Layering Light in a Bathroom
Layering light in a bathroom is the best way to provide task lighting as well as ambient lighting, striking just the right balance of function and mood.

In days gone by, bathrooms were often rooms that had only one central overhead light shining down from the ceiling. Because bathrooms are typically not overly large (compared to other rooms in the home), they sometimes get short-changed in the number of lights allotted them.

These days there are many options to compliment or supplement your overhead, central lighting source. Chandeliers are being introduced in the bath, adding a touch of glamour.

Flush Mounts
Flush ceiling mounts are still an ideal choice, especially if installed with a dimming option.

Decorative Sconces & Bath Bars
Above the sink, decorative sconce lighting fixtures are popular and are available in a variety of sizes (2-light, 3-light, etc.). Single-light sconces on either side of the mirror help to even out task lighting in this area, as well as to accent other areas of the bathroom.

Mini-pendants are even gaining popularity as an alternate option of side-mirror lighting, and can be used above the bathtub for a dramatic effect.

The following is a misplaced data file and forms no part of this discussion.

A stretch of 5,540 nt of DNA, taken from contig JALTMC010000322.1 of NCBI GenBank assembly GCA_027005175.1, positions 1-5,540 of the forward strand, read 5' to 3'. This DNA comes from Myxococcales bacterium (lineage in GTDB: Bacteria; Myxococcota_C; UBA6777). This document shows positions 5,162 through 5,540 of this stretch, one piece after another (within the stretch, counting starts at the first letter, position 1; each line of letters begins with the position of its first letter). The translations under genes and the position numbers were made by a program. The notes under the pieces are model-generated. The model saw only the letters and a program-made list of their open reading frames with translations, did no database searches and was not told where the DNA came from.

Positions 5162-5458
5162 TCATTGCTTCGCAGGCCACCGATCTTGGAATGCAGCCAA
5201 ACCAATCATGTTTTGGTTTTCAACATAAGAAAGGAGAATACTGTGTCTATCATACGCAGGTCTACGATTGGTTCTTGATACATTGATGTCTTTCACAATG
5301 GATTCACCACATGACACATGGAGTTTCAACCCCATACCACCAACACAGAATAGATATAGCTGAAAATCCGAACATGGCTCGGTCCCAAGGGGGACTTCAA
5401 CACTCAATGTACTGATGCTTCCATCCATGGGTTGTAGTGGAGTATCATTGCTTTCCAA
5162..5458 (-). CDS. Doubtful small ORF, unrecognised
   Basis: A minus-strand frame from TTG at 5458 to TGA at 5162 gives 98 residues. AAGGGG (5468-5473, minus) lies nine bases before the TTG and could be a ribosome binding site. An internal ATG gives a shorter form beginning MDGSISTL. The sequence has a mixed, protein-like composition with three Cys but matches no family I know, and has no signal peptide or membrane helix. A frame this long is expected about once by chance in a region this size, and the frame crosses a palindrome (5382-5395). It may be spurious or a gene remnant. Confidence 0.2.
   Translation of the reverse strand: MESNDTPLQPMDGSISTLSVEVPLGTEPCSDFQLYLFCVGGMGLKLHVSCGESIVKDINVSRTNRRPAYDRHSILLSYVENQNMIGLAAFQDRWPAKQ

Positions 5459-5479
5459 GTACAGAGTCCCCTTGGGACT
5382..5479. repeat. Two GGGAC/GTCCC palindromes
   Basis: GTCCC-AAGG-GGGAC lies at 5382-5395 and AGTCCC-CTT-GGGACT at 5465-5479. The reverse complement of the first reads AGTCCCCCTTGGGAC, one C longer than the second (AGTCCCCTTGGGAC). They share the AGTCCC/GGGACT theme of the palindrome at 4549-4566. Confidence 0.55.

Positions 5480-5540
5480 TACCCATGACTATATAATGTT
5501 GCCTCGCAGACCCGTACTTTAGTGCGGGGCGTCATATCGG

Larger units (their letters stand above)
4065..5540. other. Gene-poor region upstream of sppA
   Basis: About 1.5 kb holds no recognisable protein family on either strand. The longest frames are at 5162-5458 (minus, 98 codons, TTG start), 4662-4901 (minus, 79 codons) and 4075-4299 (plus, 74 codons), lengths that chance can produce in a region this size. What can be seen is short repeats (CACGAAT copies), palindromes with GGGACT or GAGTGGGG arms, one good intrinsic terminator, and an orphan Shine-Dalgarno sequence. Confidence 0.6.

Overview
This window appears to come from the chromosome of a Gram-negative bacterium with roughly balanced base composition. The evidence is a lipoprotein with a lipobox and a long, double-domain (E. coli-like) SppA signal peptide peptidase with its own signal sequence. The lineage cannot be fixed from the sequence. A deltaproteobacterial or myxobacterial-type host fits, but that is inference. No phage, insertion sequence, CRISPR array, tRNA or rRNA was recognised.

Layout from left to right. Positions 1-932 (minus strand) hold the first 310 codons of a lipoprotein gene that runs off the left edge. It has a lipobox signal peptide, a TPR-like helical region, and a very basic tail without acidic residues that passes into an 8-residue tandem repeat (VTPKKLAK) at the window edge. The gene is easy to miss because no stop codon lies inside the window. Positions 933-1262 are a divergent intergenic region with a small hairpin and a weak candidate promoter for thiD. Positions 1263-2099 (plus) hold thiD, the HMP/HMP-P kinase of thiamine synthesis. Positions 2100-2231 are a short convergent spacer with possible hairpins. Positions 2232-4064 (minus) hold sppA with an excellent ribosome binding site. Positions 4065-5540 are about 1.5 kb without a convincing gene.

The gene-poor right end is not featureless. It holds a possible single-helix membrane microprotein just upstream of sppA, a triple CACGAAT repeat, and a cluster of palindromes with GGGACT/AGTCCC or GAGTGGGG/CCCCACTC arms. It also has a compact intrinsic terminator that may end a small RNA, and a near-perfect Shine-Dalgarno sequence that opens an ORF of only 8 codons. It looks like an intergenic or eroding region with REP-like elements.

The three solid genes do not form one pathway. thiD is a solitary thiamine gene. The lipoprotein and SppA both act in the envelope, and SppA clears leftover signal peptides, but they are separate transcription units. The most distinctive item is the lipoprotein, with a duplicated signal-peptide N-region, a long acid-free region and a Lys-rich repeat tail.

• Some fixtures have larger back plates and will require a larger mounting block than the standard size.
  • Make sure the fixture is not wider than the wall it is mounted on.
  • DON'T UNDERSIZE YOUR LANTERNS: As a rule of thumb, your lantern should appear to be about half the size of your door from
  • 50' away.
  • When in doubt, always go larger.
  • If you choose a fixture with a long tail or top scroll, pay attention to the overall bulk of the fixture.
The height of an outdoor lantern should be based on the height of the door:

FOR 1 LANTERN: If you place a lantern on only one side of the door, it should measure one-third the height of the door. The center of the bulb should rest 66" above the threshold of the door.

FOR 2 LANTERNS: When two lanterns are used, they should each measure approximately one-fourth the height of the door. The center of the bulb should rest 66" above the threshold of the door.

To size a chandelier for your dining room, or to be the focal point of your space, measure the length and width of the room and add those figures together. The sum, converted to inches, will equal the diameter of the correct-sized chandelier.

  • If the resulting measurement (room length+width, converted to inches) seems inappropriate due to the size of your table, size your chandelier three quarters the width of your table.
  • In most cases, the bottom of your chandelier should sit approximately 30"-32" above the table top.
  • When determining whether to hang a flush, semi-flush, or multi-tiered chandelier in your foyer, be advised that the bottom of the fixture should be at least 7' from the floor.
  • For two-story foyers, if there is a window above the front door, center the chandelier so it can be seen from outside.
  • If your foyer is extra-large, you may also want to add sconces. Sconces should be installed 60" from the floor and 6'-8' apart.
Layering light in the Bath
How to Size an Outdoor Lantern
Sizing your Chandelier
Layering your Lighting
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